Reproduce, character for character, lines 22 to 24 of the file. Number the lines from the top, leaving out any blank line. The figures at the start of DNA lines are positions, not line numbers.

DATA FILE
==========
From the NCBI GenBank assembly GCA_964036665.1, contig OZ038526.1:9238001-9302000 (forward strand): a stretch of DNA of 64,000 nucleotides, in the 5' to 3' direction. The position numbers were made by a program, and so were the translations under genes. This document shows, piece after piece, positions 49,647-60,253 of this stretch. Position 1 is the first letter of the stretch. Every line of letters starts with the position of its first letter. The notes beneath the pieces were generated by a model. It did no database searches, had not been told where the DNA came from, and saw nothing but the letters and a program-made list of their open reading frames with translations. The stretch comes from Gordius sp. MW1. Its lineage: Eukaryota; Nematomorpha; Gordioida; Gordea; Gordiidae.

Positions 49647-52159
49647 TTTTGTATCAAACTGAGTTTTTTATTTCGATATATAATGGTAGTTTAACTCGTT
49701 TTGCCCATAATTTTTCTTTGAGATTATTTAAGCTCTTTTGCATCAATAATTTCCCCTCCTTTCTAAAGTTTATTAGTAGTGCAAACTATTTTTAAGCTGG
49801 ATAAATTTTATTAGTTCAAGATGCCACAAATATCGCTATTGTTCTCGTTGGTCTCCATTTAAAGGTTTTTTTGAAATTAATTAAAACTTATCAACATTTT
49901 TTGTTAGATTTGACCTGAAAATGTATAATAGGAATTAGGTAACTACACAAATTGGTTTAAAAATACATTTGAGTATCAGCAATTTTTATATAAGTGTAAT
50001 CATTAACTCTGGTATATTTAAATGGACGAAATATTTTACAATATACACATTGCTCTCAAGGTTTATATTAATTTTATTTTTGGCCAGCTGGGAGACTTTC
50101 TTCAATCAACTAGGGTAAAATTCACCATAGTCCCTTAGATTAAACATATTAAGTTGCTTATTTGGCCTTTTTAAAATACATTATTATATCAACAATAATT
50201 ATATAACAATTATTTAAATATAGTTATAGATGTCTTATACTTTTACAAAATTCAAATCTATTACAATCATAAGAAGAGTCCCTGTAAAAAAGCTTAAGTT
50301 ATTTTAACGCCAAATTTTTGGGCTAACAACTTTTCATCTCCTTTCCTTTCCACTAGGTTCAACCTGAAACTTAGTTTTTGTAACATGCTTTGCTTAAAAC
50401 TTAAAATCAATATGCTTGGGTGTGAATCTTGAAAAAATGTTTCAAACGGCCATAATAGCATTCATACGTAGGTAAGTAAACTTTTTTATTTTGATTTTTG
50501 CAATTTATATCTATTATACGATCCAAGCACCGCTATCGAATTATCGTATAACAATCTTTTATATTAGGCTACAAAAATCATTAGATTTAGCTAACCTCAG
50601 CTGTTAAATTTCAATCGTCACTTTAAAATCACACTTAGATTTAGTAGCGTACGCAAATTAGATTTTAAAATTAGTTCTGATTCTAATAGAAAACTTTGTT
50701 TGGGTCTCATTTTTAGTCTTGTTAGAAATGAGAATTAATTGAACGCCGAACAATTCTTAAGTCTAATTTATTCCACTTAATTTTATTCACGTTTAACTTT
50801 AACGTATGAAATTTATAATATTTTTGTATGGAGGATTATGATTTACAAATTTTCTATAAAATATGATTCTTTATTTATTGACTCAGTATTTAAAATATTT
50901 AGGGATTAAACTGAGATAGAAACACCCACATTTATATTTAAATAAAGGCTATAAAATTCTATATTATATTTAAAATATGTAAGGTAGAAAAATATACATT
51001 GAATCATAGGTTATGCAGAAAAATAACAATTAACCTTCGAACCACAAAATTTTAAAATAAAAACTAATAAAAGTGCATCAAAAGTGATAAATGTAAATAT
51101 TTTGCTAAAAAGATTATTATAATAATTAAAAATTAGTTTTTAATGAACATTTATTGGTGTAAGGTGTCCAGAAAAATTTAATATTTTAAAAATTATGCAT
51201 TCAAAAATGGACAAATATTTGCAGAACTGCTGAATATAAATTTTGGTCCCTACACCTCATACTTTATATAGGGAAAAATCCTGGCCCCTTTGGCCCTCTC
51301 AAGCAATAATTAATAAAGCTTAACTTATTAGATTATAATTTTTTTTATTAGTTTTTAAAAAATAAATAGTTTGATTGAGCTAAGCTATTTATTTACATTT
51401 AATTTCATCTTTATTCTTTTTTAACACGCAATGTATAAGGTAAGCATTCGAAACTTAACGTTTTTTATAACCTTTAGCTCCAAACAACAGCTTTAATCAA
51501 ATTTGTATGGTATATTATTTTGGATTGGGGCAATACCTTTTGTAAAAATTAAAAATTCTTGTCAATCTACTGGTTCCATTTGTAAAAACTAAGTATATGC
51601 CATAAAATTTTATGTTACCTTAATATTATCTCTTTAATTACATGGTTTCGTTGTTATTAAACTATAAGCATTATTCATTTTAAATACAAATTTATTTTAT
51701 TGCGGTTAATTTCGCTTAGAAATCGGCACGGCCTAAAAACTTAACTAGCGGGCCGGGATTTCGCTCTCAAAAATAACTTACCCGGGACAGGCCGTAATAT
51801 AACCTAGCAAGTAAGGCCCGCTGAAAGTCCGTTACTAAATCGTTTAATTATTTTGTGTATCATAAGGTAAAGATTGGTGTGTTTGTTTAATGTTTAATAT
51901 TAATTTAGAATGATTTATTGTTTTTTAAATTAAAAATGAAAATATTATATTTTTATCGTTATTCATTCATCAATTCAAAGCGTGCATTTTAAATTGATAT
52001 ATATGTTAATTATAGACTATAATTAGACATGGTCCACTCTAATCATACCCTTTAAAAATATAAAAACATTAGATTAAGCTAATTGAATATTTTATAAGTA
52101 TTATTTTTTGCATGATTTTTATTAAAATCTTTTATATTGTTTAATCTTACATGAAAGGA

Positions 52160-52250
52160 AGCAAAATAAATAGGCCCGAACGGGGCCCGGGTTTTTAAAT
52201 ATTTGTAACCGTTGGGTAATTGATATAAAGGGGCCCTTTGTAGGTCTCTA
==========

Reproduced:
51501 ATTTGTATGGTATATTATTTTGGATTGGGGCAATACCTTTTGTAAAAATTAAAAATTCTTGTCAATCTACTGGTTCCATTTGTAAAAACTAAGTATATGC
51601 CATAAAATTTTATGTTACCTTAATATTATCTCTTTAATTACATGGTTTCGTTGTTATTAAACTATAAGCATTATTCATTTTAAATACAAATTTATTTTAT
51701 TGCGGTTAATTTCGCTTAGAAATCGGCACGGCCTAAAAACTTAACTAGCGGGCCGGGATTTCGCTCTCAAAAATAACTTACCCGGGACAGGCCGTAATAT